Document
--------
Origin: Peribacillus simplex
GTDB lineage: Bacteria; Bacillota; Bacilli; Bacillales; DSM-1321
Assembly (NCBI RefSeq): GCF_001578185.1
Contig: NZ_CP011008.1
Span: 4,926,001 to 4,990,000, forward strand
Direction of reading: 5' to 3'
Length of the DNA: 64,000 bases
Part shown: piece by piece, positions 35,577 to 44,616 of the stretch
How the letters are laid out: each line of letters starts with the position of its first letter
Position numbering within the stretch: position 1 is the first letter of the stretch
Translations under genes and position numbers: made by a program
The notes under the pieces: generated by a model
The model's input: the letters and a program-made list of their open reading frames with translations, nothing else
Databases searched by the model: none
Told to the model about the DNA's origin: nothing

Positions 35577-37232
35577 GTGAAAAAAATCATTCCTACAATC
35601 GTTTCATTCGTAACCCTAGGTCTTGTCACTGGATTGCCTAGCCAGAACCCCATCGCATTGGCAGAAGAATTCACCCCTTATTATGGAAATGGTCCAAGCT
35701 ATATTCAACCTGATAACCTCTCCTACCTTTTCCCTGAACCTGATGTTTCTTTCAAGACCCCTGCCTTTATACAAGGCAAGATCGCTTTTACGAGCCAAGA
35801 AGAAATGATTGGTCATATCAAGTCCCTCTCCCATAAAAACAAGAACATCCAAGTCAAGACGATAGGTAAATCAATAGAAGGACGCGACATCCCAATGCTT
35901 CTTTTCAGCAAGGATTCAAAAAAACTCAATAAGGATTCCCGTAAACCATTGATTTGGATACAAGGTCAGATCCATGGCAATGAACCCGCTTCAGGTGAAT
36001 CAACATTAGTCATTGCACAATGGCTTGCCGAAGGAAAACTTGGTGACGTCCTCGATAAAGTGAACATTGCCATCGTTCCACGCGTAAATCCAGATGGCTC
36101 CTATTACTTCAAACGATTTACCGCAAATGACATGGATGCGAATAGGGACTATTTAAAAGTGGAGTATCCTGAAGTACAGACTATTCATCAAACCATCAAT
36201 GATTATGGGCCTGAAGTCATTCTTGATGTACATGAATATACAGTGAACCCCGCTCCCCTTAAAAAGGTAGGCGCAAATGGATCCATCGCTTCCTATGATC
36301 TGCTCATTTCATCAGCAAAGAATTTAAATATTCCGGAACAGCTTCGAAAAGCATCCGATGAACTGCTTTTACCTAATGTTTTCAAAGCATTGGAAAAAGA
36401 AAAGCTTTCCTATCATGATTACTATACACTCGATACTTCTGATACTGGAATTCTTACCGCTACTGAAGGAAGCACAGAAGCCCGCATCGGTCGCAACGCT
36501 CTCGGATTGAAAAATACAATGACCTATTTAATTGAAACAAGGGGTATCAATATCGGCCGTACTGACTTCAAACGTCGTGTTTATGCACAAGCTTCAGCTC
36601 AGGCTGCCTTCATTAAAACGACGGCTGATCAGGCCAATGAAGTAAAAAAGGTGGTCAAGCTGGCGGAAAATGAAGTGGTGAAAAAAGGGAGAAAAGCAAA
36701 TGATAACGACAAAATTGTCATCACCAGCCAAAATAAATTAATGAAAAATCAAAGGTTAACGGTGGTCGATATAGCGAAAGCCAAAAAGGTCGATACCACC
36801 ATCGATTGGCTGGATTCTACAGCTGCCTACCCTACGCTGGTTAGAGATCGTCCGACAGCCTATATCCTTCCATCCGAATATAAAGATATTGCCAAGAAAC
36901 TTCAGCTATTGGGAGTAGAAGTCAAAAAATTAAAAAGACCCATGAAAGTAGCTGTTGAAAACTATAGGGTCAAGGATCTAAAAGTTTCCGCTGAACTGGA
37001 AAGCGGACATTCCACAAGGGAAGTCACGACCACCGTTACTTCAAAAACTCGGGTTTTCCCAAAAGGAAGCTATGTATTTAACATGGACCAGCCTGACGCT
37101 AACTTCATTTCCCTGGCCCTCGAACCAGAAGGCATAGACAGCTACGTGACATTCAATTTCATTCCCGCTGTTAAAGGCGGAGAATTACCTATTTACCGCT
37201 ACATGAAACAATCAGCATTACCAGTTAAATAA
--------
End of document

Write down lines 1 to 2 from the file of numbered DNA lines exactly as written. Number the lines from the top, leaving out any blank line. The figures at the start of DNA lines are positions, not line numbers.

Origin: Peribacillus simplex
GTDB lineage: Bacteria; Bacillota; Bacilli; Bacillales; DSM-1321